Keep your printer out of the PewDiePie and T-Series YouTube battle

Some printers just can’t help themselves: They’ve started printing out messages in support of their favorite YouTube star – PewDiePie, a Swedish comedian and video game commentator – in the battle to be the top YouTube channel against the up and coming Indian T-Series.  What started as a 30 minute hack has gone global with new instances of PewDiePie support messages being printed out in Argentina, Australia, Chile, Spain, the UK, and the USA. An estimated 100,000 support messages have been printed.

Can your printer be Rick Rolled?

What started out as a 30 minute hack by TheHackerGiraffe has been repeated several times by other parties. And, as shown below, the latest messages are more than a simple support message for PewDiePie, they have a public service angle by emphasizing the printer vulnerabilities.

Security experts have pointed out that owners of the vulnerable printers could also have printed messages getting intercepted, hacked and even the printer’s computer chip getting damaged.

This is not a laughing matter

Laughter aside, the hack of thousands of printers – in homes, businesses, even police stations – to print out support messages for PewDiePie is a clear warning that something worse could happen to you and that shiny new printer that is just waiting to be unwrapped and plugged in.

“People underestimate how easy a malicious hacker could have used a vulnerability like this to cause major havoc,” TheHackerGiraffe said to the Verge. “The most horrifying part is: I never considered hacking printers before, the whole learning, downloading and scripting process took no more than 30 minutes.”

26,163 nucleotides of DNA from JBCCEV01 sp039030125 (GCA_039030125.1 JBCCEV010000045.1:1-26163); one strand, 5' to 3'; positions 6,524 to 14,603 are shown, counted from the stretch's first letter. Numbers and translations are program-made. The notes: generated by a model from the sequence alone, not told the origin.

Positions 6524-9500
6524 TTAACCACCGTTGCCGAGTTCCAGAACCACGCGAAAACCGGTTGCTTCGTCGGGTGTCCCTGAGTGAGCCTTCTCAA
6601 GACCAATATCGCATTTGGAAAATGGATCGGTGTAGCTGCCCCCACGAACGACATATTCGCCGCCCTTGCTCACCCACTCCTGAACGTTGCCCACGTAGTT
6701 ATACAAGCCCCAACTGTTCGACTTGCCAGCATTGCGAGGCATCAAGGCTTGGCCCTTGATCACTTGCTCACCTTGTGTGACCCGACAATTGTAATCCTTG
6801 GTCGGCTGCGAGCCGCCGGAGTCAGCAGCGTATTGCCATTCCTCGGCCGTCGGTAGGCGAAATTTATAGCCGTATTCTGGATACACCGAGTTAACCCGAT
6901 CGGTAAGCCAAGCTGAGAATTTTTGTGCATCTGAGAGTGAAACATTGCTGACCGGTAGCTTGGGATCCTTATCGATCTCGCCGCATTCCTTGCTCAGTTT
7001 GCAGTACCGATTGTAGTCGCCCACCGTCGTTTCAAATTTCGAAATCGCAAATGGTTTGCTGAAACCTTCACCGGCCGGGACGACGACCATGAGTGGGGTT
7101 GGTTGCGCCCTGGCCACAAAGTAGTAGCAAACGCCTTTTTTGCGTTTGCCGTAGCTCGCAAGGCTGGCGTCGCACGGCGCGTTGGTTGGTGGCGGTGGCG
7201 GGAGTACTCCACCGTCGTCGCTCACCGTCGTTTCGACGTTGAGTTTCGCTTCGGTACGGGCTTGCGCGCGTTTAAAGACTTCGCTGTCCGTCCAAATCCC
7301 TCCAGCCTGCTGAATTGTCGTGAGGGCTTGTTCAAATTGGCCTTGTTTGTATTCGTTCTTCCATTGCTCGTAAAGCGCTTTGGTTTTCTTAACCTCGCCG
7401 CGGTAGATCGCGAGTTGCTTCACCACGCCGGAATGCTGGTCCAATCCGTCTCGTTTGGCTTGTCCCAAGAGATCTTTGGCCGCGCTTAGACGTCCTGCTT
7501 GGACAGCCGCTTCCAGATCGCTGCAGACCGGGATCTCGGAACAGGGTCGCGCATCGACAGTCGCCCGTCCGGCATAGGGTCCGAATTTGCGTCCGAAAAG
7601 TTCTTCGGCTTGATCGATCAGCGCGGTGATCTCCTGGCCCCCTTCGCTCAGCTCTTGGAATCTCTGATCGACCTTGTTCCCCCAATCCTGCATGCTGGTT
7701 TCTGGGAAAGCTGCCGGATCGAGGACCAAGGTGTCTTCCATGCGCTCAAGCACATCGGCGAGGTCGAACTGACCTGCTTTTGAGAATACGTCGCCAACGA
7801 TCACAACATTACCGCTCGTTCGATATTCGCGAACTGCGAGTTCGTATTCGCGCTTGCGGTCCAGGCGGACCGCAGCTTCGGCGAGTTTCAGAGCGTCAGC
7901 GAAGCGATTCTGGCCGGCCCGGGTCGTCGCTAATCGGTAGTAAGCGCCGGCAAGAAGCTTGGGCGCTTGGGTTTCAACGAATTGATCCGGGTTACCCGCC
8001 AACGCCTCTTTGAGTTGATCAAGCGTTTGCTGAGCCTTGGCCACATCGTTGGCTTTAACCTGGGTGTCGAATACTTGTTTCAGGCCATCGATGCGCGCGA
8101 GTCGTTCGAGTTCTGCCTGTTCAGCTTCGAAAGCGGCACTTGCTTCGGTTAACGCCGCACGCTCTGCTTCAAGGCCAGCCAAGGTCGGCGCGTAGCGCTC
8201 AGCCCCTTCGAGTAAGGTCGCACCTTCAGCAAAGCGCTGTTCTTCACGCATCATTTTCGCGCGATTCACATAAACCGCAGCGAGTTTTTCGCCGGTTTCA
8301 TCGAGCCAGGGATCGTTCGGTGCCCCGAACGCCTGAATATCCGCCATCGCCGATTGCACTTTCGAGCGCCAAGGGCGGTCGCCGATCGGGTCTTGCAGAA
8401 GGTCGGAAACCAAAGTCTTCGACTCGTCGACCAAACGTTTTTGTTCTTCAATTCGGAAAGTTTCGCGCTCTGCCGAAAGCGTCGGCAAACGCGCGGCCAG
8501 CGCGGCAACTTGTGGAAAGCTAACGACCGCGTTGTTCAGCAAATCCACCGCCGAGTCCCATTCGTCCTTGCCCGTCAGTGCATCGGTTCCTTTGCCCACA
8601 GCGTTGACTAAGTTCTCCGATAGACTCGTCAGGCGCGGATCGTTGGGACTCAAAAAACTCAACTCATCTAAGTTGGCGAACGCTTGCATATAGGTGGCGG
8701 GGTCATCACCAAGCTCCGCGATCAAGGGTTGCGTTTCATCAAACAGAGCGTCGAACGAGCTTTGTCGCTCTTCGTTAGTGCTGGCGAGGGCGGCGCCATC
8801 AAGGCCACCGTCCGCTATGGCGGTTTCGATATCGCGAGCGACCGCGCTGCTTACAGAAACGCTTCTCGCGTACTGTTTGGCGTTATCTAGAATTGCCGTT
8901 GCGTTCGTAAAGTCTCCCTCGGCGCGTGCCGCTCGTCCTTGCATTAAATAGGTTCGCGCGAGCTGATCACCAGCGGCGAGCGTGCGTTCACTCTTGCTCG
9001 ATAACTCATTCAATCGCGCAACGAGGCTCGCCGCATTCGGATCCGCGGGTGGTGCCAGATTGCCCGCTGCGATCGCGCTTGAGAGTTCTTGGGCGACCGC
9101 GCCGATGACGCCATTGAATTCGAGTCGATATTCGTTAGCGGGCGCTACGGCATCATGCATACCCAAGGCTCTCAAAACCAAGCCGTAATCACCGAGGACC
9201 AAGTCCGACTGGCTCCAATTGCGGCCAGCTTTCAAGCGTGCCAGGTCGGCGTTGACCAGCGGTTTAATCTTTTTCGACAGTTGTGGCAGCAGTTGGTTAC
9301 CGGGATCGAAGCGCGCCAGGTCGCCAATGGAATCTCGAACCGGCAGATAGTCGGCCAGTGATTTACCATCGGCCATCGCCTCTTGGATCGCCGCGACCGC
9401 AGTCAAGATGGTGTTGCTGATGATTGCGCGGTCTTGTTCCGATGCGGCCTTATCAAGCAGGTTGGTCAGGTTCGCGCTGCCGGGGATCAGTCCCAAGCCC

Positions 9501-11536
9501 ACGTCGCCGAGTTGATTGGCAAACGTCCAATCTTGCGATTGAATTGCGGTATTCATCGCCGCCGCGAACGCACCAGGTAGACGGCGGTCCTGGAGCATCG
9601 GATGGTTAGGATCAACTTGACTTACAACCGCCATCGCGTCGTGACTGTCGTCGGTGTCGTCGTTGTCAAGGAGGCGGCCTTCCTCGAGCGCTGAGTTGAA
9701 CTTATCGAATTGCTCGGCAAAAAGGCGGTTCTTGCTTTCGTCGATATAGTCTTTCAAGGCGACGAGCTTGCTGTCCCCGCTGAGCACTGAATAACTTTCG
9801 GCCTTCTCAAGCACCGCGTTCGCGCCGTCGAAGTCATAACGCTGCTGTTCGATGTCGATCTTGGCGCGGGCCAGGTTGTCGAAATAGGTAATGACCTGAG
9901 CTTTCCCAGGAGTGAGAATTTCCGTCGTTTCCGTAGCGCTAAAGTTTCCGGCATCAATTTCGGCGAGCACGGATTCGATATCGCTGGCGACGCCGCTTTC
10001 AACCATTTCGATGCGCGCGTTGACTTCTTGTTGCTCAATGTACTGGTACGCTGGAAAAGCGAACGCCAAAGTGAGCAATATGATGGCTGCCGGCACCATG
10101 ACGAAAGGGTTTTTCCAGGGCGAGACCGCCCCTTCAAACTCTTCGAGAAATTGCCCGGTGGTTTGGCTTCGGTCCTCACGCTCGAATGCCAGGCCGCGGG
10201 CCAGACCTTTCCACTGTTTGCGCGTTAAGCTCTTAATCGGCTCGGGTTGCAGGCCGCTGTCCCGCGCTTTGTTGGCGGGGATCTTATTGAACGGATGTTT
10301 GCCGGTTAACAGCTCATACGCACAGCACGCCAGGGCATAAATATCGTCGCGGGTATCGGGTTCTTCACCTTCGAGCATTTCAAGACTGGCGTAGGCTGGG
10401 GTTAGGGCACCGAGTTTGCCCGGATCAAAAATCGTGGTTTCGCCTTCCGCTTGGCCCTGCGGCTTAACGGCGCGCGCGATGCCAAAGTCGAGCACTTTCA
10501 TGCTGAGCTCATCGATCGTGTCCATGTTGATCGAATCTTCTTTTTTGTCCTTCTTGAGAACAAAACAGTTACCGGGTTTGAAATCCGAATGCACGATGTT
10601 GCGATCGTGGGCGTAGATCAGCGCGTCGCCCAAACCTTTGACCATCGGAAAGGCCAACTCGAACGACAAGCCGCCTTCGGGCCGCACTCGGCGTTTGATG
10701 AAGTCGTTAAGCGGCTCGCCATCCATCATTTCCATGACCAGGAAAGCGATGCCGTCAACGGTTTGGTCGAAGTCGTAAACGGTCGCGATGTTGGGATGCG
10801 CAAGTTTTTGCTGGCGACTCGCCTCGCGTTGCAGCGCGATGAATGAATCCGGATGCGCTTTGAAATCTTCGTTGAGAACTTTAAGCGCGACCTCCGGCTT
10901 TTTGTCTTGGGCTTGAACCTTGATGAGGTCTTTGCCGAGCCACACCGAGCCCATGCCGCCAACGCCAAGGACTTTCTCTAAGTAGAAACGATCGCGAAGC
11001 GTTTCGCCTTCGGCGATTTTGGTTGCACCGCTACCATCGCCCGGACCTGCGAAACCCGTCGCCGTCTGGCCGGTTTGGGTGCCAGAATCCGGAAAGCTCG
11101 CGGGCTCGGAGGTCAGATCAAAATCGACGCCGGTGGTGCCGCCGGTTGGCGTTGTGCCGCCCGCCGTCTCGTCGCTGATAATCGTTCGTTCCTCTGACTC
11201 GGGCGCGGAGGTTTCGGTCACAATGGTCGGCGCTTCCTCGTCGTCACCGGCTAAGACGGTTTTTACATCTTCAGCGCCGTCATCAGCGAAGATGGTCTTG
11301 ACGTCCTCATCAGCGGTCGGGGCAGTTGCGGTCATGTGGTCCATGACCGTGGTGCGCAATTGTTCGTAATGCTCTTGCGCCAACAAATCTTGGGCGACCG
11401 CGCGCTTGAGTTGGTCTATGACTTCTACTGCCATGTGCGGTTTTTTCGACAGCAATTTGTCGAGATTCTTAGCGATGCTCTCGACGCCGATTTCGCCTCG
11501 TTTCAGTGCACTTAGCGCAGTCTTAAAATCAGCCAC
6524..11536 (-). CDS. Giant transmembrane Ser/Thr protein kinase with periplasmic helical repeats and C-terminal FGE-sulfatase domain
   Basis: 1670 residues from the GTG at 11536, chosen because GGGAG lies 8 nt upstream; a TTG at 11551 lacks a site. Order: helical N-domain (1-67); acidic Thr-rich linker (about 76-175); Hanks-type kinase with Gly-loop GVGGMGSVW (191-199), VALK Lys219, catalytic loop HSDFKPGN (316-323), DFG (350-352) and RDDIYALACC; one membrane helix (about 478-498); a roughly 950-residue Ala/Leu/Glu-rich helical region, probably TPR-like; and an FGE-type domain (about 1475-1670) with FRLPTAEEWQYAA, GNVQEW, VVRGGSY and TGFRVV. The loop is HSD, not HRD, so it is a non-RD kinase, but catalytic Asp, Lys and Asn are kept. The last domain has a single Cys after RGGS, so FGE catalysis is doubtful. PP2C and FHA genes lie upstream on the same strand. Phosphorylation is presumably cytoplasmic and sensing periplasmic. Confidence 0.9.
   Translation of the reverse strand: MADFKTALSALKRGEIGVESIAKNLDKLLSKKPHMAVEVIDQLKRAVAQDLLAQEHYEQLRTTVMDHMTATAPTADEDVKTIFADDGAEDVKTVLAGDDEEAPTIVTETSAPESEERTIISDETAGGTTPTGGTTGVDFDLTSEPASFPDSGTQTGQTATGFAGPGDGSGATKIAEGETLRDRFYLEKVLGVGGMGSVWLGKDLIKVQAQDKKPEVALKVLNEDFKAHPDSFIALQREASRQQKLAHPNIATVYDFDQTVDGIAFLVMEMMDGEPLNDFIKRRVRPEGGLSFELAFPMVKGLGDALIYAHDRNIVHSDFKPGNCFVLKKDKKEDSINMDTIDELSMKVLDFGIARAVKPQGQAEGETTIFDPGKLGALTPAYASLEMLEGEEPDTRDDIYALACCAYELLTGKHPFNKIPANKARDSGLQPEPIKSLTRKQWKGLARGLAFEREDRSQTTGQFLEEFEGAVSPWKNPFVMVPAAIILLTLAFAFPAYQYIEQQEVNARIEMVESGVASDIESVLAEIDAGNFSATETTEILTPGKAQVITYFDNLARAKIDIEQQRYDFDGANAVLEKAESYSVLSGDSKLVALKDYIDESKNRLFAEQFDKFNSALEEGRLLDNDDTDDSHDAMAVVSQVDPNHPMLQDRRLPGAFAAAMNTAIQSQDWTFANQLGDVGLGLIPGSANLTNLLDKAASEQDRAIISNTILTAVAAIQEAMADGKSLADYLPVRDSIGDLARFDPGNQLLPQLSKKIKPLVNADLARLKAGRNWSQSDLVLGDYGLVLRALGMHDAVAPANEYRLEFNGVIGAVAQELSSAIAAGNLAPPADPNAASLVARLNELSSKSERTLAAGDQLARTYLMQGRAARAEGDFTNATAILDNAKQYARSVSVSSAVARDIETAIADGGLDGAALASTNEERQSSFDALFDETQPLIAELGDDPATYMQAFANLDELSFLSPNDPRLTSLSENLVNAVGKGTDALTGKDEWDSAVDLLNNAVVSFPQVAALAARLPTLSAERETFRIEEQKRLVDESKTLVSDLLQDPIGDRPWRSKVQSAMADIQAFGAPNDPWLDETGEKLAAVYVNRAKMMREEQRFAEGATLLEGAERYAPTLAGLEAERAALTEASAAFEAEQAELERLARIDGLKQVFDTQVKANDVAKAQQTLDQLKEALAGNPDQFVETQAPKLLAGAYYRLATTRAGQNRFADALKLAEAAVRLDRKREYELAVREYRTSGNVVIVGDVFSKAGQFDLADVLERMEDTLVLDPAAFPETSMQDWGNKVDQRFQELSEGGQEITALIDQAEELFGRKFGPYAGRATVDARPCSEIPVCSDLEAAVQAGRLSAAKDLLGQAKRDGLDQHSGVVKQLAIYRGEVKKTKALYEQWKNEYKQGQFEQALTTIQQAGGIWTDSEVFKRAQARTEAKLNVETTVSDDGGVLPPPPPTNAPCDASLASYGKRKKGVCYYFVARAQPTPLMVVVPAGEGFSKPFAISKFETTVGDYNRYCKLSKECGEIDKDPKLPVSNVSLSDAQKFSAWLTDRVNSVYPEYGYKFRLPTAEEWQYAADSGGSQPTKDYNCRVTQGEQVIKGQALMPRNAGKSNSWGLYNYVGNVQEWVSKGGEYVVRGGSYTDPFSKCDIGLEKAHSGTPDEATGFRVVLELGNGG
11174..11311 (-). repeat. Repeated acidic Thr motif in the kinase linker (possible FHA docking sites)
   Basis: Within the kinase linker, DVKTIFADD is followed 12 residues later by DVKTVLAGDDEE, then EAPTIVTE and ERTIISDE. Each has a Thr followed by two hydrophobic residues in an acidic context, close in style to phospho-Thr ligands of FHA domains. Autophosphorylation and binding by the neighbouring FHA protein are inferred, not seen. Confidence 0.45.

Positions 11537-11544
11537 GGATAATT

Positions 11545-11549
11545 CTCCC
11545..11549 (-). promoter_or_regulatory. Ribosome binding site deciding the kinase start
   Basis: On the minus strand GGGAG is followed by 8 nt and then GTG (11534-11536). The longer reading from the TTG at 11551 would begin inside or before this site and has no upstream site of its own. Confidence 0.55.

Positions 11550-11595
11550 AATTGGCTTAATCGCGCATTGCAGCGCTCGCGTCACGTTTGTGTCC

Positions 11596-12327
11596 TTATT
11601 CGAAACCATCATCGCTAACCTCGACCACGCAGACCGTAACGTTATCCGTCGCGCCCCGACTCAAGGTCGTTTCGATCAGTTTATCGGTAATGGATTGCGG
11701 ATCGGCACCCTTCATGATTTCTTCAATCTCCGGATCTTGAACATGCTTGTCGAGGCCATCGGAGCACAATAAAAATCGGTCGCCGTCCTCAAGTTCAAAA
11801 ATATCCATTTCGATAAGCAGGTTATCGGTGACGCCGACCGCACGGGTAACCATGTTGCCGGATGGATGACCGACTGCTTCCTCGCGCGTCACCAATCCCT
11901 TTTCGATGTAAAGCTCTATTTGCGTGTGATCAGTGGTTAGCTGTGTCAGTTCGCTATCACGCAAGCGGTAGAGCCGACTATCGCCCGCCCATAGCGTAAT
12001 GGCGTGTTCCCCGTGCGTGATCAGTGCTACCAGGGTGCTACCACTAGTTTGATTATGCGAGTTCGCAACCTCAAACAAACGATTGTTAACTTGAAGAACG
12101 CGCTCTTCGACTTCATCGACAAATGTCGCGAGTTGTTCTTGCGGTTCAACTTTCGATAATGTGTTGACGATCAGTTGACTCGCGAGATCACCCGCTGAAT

A professional opinion (anonymously, of course)

For a professional take-down of the situation, I talked to developers of print management software for modern Multi-Functional Printers for their take on the situation. These MFPs are devices in a modern office that do everything from printing/scanning/and forwarding documents. Understandably, these individuals did not want their names or the name of their software publicized.

Here are four major points they said people should remember:

  1. Your printer is a computer. People forget that the modern printer is much more than the dot matrix device of their childhood. It is an online computer with software and can be hacked.
  2. Don’t connect your printer directly to the internet. Sure, you can plug your computer directly to the internet. But you really don’t want to.
  3. Get that printer behind a firewall. You really want to have your computer behind a firewall which limits the communication coming in and out.
  4. Change that port. By default, your printer is probably set up to get documents via port 9100. Sure, this open network post is useful in making printers plug-and-play devices. It also makes it easier – as the YouTube battle has shown – to have unprotected devices print out hacker messages. If it is possible, consider changing this port.

In the professional environment – whether school or business – the responsibility for fixing this printer vulnerability rests squarely on the network admin’s shoulders. And if it is a home printer – the responsibility is yours.

As a PR Consultant and journalist, Frink has covered IT security issues for a number of security software firms, as well as provided reviews and insight on the beer and automotive industries (but usually not at the same time). Otherwise, he’s known for making a great bowl of popcorn and extraordinary messes in a kitchen.